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Washington Nationals need Austin Voth to figure this out sooner than later...

Austin Voth, Yan Gomes, and Davey Martinez talked about the right-hander’s struggles after another tough outing...

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MLB: Washington Nationals at Atlanta Braves Adam Hagy-USA TODAY Sports

Austin Voth gave up 11 hits, six runs (five earned), and three walks in his first three starts and 14 innings pitched to start the season, before giving up nine hits, five runs (all earned) and a total of three walks in four innings (in which he threw 83 pitches) last time out on the road in Atlanta.

Voth, 28, talked after the rough, brief outing against the Braves, about wanting to get things straightened out, mechanically speaking, with his velocity down and command an issue the right-hander said was leading to damage.

“Physically I feel fine,” he said.

“Mechanically, I’m just searching right now. There’s a couple things that I need to tweak, cause I’m not executing my pitches right now and it’s just hurting me.”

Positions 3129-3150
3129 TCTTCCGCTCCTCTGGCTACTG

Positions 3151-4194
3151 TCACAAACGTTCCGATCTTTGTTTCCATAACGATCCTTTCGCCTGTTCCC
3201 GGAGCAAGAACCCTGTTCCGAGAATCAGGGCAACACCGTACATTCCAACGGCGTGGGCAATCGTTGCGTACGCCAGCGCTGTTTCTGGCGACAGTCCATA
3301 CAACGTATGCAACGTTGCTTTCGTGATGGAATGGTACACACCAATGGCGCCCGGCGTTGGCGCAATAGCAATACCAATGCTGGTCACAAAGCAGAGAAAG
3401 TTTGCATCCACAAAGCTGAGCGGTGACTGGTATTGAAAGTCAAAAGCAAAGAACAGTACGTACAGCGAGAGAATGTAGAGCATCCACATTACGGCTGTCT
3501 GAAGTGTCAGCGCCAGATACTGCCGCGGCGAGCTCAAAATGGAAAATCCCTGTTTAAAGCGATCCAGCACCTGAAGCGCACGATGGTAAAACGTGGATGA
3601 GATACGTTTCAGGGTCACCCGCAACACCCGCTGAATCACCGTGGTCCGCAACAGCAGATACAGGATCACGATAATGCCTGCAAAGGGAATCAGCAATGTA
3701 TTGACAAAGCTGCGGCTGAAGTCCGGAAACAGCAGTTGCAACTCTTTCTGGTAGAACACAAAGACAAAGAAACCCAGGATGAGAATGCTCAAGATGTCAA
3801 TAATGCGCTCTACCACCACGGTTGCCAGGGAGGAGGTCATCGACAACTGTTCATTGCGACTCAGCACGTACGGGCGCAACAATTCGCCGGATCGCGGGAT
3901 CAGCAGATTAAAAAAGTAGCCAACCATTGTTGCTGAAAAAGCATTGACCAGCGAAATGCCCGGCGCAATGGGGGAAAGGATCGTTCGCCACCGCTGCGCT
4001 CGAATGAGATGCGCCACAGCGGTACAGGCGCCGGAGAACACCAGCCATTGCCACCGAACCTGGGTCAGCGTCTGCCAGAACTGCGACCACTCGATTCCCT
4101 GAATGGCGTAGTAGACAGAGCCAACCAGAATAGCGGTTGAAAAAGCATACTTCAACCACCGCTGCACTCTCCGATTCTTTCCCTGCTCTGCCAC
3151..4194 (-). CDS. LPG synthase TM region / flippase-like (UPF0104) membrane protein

“My fastball is starting to cut a little bit,” Voth explained.

“And so if I can’t command my fastball to a certain side of the plate, and it’s cutting into a batter’s barrel, then I’m going to be giving up more hits, more extra base hits, and I’m just not able to locate it where I want to.

“I think once I get my delivery down, then I’ll be able to — I think a little bit of velo will come back and my command will come back.”

He also said that he was dealing with these issues for a few starts.

“Definitely the last couple starts, I just haven’t felt confident on the mound. Just battling to kind of get through. I’ve been working, playing catch, trying to figure it out.”

Voth did, however, get some advice from a fellow member of the Nationals’ rotation.

“Talked to Max [Scherzer] today a little bit,” Voth said, “... and he saw a couple things that he was noting on, and tomorrow I’m going to go out and see what I can do to fix those issues.”